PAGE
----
Primary school tests to be reviewed

Friday 05 November 2010 11:59

Michael Gove today paved the way for a major shake-up of controversial tests for 11-year-olds, as he announced details of a review into primary school assessment.

The Education Secretary had previously agreed to re-examine so-called Sats exams in a bid to avert a repeat of action this year which saw a quarter of primaries boycott the tests.

A panel of headteachers and other education experts, led by Lord Bew, will look at testing, assessment and accountability in England's primary schools, publishing a final report next June, it was announced today.

Critics say the current system forces teachers to "drill" pupils to ensure higher rankings in league tables, humiliating "failing" youngsters rather than focusing on their strengths.

Announcing the external review in September, Mr Gove told the National Association of Head Teachers (NAHT) that was "clearly undesirable" and pledged to see whether the concerns could be addressed.

Mr Gove insisted today that parents support "rigorous" testing at the end of primary school, and should know how schools are performing.

He added: "It is not our intention that the accountability system should be punitive or unfair to schools working in difficult circumstances but it must be able to identify and tackle cases of sustained under-performance.

"Equally I recognise concerns from heads and teachers about the current system. That is why I have ordered a review - to see whether there is a better way to give parents the information they want and hold schools to account, while overcoming the concerns."

The review will look at four main areas:

:: How to ensure parents have good quality information on their child and the school;

:: How to "avoid, as far as possible, the risk of perverse incentives, over-rehearsal and reduced focus on productive learning";

:: How to ensure information gained from results is used properly by other organisations;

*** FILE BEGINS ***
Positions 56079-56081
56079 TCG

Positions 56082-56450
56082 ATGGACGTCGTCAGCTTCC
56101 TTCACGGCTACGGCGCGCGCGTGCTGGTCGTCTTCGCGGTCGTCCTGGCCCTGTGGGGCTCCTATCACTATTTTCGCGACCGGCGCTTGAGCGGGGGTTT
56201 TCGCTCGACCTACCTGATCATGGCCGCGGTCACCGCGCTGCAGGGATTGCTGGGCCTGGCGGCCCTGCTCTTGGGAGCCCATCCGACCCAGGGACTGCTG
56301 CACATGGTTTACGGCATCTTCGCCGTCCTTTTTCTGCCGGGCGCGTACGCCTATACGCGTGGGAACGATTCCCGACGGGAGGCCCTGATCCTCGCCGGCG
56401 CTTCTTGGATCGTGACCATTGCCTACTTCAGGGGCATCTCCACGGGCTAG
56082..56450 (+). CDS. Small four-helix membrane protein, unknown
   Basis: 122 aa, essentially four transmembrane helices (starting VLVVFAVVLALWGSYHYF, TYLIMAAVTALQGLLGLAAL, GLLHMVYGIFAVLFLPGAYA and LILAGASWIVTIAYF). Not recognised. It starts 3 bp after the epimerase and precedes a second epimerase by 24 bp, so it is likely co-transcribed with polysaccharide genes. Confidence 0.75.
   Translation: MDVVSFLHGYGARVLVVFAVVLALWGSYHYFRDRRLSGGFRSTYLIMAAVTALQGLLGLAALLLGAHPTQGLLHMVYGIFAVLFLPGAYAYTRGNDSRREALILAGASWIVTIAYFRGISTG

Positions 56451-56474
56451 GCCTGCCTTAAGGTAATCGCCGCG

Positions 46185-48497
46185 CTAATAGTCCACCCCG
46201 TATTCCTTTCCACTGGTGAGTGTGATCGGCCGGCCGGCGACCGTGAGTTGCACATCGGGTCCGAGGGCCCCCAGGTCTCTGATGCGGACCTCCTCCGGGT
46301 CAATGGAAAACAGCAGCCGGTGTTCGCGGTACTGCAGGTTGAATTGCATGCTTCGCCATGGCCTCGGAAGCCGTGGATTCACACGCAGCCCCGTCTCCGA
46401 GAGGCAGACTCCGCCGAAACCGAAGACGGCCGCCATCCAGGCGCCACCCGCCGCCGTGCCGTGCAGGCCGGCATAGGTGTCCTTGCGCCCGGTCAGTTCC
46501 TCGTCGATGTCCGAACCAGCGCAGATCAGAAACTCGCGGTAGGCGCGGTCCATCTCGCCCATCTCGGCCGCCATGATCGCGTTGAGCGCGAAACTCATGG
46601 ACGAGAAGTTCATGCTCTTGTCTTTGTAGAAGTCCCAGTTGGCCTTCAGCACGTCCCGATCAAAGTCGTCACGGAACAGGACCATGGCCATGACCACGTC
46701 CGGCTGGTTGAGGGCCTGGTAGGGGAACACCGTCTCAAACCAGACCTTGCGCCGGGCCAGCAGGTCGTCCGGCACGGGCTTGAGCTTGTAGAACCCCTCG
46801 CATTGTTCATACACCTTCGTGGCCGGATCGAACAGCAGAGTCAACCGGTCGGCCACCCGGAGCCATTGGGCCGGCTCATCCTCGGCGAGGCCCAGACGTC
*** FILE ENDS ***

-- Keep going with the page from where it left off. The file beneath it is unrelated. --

:: How to ensure schools are properly accountable to pupils, parents and the taxpayer for the achievement and progress of every child.

Today's review was agreed after the NAHT - which joined the National Union of Teachers (NUT) in this year's boycott - gave a commitment not to repeat the action next spring, and to await the outcome of the inquiry.

The Government has said that the 2011 tests will come too soon to be affected by any changes.

Sats tests in English and maths are taken by 11-year-olds at the end of their final year in primary school.

It emerged yesterday that schools made almost 23,500 appeals against this year's English and maths Sats results for 11-year-olds - with nearly one in 10 (9.8%) resulting in a change to the level achieved.

NAHT general secretary Russell Hobby said the review was a "key part" of what the union had been campaigning for.

"The strong and diverse headteacher participation (including some who boycotted Sats) encourages us that the experience and values of the profession will play a significant role in shaping the outcomes," he said.

Mr Hobby added: "Headteachers are not against accountability, nor opposed to assessment. We are opposed to the way certain types of assessment are used to hold us accountable.

"It is wrong that a narrow snapshot of attainment can be used to judge the performance of a school. It is wrong that schools who do outstanding work in challenging circumstances are demeaned in league tables. And it is wrong that the education of children in primary schools is narrowed and distorted."

The outcome of the review will be seen as the "key measure of trust" in headteachers, Mr Hobby said.

"We have a moderate and principled position. There is no attempt to hide or blur the accountability of school leaders.

"There is a clear recognition that the nation has a legitimate interest in what is taught and how well it is taught. We just want to spend more time teaching and less time testing. We want every child to matter. And we want to be judged on how well we lead our schools, not where they happen to be located or the chance outcomes of a single day."

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